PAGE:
Regardless of the time of year that you transplant, it is always helpful to water the tree really good the day before transplantion.
      Also, avoid transplanting in the middle of a hot day where water stress on the plant will be greatest.
      Also, dig the transplantion hole first so the tree is not waiting around to go to its new home after it is dug up.

      One idea that I have heard a lot of people talking about is to plant multiple (3) trees in one hole.
      If they are all different types of peaches (for example) they may eventually grow together into one hybrid tree.

      Desert rocky soil is a challenge for anyone.
      Peach trees love rich sandy soil. So you have half of it. You just need to add in organic material such as grow mulch, compost, etc.
      Peaches also need a decent amount of water so lots of mulch on top of the root zone will help to retain soil moisture and keep your water bill down.
      In the desert, depending on the intensity of the sunlight, you may need to plant in an area that gets some partial shade protection in the hottest parts of the day.
      Try to see how others in your area plant similar trees or ask a locally owned nursery for general regional guidence.

      Hope this helps.


  7. Dr. Osborne,

    I recently purchased a Red Baron tree for planting in our new homes backyard. It was planted in very late March, with just a few leaves on the beautifully shaped branches. Now, there are no leaves on the tree, and no obvious signs of new leaf formation. I have tried the thumbnail test, scratching away a spot on the tree, and there is green, telling me the tree is still alive.

    What might be wrong? I was so looking forward to fresh peaches from our own garden. We grow only chemical free fruits and vegetables, so I really don’t want to use any in this instance.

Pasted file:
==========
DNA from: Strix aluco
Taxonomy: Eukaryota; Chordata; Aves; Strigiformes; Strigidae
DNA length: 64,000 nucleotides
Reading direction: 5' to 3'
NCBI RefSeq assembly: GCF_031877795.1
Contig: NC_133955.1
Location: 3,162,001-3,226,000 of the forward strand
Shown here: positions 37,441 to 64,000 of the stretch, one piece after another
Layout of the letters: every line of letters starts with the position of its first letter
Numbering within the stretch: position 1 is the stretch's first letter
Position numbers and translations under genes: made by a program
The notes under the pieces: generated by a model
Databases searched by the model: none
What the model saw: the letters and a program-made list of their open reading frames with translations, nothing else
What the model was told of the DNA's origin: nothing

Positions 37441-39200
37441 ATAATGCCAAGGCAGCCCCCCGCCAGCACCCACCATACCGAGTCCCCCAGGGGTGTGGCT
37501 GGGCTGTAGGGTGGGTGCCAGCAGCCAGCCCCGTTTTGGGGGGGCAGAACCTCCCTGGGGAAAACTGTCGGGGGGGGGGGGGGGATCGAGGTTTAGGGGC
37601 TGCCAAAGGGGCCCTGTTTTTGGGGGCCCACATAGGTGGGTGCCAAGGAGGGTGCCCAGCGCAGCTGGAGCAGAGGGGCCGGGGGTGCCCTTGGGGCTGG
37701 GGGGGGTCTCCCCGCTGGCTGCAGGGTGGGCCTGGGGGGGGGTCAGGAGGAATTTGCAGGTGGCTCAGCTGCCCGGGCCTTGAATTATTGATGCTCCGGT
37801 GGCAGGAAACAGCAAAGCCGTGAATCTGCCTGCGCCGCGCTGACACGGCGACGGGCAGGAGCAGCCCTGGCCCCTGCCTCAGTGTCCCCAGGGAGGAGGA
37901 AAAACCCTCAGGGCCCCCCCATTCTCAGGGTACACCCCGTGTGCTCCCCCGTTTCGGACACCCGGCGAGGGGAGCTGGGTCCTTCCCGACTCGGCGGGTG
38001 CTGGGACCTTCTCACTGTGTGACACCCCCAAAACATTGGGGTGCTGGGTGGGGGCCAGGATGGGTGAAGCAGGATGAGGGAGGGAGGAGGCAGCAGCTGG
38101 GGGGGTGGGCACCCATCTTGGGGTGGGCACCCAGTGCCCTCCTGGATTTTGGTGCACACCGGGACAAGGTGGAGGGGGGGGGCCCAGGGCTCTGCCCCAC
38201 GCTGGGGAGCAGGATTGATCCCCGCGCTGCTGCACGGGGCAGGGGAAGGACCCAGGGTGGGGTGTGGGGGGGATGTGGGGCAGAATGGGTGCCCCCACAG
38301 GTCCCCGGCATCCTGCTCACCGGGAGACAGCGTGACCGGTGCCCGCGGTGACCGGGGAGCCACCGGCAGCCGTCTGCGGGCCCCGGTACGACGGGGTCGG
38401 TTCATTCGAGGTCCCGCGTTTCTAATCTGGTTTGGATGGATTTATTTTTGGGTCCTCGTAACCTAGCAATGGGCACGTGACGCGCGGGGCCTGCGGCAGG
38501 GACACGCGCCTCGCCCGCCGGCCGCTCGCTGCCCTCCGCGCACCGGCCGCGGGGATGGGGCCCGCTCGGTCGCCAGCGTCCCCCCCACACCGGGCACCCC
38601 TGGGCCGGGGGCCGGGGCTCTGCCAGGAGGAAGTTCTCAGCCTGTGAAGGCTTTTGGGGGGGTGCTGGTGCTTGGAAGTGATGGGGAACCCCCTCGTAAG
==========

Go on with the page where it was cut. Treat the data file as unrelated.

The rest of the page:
Any ideas or suggestions are certainly welcomed!

    Thank you,
    Charlie S.

    • Christopher hUnter

      Something tells me this tree ether went into an extremely late dormancy, or this tree is in a severe state of shock…If it was dying, the leaves would probably have become wilted,limbs become droopy or some other signs of a serious condition…

      • Thomas Osborne, MD

        Hey Chris.
        Whats going on… Do you have leaves that have come out or is it still looking like just branches?
        Fill me in on what your seeing and ill do my best to help.

    • Thomas Osborne, MD

      Hey Charlie
      Great question.

      I have 5 different varieties of peaches at my place.
      I have strategically picked those varieties because they fruit at different times of the year-giving me fruit from spring to fall.
      The Red Baron is the latest to fruit of all of them. It is also the latest one to leaf out.

      Late Bloomer:
      So not to worry, the Red Baron Peach tree is a late bloomer (in every way).
      My Red Baron Peach tree just started to leaf out about 2 weeks ago.

      In addition, I have found that new plantings seem to leaf out later than a mature tree of the same variety.
      I suspect that this is because the newly planted tees are putting their energies to a new root system and then to the leaves.

      No need for systemic chemicals, just make sure it gets regular deep watering.
      However, you might want to consider using a antifungal spray on the buds before they open up. This is necessary to avoid leaf curl.


      • Thank you Dr. Osborne. I will keep watering as usual, or perhaps a bit more, as we’re already reaching 90 here in SC. I’ll keep you in the loop.

  8. I have a red baron dwarf tree – how do i know if it’s asleep / alive – I live in orange county. There are no leaves currently on the tree.. I give it full sun and water it regulary

    • Thomas Osborne, MD

      Hey Jeremy
      Good question.
      Red Baron peach trees ‘leaf out’ later in the season than most trees.
      This can definitely be concerning…
      However, I would give it a bit more time, as this particular type of tree tends to be a late bloomer.

      However, there are some ways to check the vitality of a dormant tree: